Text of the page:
Thursday’s “National Cave Day” didn’t have any effect on Northwest Arkansas’ public caves, which have been closed for several years. Still, show caves offered celebratory discounts for the day and will remain open during the summer for would-be explorers looking for a safer alternative.
“We’ve got half a mile of passageway that you get to see on the cave tour,” said Guy Schiavone, War Eagle Cavern’s general manager. “Inside, there’s some really nice formations, there’s a couple little waterfalls, and best of all, there’s no tight spots in the cave. It’s an easy tour to do, and just about anyone could do it.”
White-nose syndrome (WNS), a bat-exclusive disease caused by a fungus, Pseudogymnoascus destructans, has killed millions of bats in North America. In some cases, it wiped out entire cave populations, according to the White-Nose Syndrome Response Team. Though the disease has been detected in Arkansas’ caverns, humans aren’t presumed to threaten bats or increase circulation of the fungus, Schiavone said.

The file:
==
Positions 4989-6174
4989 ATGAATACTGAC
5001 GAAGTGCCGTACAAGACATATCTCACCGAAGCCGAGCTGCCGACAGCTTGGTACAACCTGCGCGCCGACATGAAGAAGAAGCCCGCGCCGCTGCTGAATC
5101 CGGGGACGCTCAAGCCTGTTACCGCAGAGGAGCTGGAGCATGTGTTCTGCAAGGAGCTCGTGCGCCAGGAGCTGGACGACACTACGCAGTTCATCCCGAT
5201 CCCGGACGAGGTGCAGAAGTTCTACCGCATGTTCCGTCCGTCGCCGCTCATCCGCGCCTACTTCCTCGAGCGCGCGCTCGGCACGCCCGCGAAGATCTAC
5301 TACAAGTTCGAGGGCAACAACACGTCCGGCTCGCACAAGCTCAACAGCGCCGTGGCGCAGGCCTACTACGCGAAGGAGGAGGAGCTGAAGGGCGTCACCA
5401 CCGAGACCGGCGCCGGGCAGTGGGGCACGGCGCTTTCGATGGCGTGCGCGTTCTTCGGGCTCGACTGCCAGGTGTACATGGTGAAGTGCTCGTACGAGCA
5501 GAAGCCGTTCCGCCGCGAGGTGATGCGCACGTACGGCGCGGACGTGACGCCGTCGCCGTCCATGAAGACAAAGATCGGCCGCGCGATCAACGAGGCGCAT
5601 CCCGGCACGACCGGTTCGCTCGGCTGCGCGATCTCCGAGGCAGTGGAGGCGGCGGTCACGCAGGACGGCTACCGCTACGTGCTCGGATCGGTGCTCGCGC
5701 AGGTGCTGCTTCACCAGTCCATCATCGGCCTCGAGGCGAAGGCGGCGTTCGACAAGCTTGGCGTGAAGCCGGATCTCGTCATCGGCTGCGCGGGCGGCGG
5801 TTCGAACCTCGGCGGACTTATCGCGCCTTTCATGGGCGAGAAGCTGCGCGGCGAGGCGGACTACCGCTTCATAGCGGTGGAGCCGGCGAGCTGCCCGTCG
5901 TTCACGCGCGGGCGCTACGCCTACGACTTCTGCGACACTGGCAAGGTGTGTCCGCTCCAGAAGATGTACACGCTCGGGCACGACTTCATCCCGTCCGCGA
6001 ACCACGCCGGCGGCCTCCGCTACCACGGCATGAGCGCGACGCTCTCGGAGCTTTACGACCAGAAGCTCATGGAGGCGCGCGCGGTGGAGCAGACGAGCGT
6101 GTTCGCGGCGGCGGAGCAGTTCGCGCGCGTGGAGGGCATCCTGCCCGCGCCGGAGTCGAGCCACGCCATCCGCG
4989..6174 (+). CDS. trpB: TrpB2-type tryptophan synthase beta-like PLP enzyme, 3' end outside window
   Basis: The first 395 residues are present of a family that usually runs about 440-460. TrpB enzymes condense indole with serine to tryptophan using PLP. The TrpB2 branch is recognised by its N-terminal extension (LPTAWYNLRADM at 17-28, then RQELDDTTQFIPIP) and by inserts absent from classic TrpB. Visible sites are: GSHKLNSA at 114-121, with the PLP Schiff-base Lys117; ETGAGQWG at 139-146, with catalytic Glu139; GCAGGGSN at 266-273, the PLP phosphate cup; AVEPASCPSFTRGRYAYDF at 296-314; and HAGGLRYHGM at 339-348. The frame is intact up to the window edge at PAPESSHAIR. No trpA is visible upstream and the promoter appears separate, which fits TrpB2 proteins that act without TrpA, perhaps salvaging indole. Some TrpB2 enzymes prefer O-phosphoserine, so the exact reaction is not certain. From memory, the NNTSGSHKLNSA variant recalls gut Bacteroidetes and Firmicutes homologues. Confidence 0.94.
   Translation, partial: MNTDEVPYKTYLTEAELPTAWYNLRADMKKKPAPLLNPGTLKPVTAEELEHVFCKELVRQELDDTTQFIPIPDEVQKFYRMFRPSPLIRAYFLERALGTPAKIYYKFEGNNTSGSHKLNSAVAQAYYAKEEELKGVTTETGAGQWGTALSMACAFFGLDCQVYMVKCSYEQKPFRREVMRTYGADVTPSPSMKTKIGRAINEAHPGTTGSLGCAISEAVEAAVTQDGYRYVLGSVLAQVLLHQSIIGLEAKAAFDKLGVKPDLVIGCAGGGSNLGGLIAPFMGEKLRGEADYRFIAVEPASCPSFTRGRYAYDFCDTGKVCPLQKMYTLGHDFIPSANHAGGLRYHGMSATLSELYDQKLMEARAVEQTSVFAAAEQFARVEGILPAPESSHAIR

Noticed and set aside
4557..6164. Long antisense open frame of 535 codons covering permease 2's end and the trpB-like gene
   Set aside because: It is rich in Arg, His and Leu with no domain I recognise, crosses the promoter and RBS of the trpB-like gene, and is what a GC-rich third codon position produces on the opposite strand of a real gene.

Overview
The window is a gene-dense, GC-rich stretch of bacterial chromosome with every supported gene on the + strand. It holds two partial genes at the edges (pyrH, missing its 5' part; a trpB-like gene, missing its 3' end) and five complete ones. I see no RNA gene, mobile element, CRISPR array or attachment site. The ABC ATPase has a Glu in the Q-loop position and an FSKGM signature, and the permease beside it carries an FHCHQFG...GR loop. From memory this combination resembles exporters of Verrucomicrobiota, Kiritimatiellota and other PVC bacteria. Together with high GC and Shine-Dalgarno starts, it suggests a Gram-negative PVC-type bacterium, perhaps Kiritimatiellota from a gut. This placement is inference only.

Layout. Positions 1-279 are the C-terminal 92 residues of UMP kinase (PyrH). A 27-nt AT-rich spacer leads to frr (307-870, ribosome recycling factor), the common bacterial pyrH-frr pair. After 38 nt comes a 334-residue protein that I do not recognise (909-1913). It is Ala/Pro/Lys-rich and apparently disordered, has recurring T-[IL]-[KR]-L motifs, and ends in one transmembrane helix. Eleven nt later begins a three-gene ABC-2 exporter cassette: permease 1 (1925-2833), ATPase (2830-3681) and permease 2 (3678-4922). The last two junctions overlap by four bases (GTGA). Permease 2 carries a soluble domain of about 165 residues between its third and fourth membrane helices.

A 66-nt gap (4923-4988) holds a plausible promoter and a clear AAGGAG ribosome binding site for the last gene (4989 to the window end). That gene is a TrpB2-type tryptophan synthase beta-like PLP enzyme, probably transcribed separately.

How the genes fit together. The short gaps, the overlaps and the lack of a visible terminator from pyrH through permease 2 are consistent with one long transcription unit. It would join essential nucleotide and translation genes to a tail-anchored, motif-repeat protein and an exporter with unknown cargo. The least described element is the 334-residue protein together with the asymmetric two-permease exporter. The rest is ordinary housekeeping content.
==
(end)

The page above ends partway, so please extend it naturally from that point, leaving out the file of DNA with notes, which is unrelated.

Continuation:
“We show no signs of white-nose syndrome or any other syndrome that would affect the bat population,” said Schiavone, whose environment is a “show cave”, one privately operated for businesses purposes and guided tours. “If you’re wanting to see a cave…caves like ours and other show caves across the country are the way to do it.”
As a precautionary measure, public caves were closed throughout the years to preserve the bat population and give them an opportunity to gain immunity, which happened in Europe, Schiavone said. Luckily for Arkansans hoping to traverse the state’s caverns, many show caves are open and provide a risk-free experience.
“We are trying to raise awareness of different caves,” Schiavone said. “It can be a very fun, safe, educational opportunity, especially for caves like us.”
For those thrill seekers who still want to explore wild caves, Schiavone recommended bringing along at least two other people, one of whom should have cave-traversing experience. He said to have three sources of light, such as a headlamp or flashlight, per person, and he suggested telling someone before going to the cavern.
“How can you know what to prepare for if you don’t know what you’re about to do?” Schiavone said. “If you’re going to be caving, prepare yourself, do it safely and that way you can avoid any potential catastrophes.”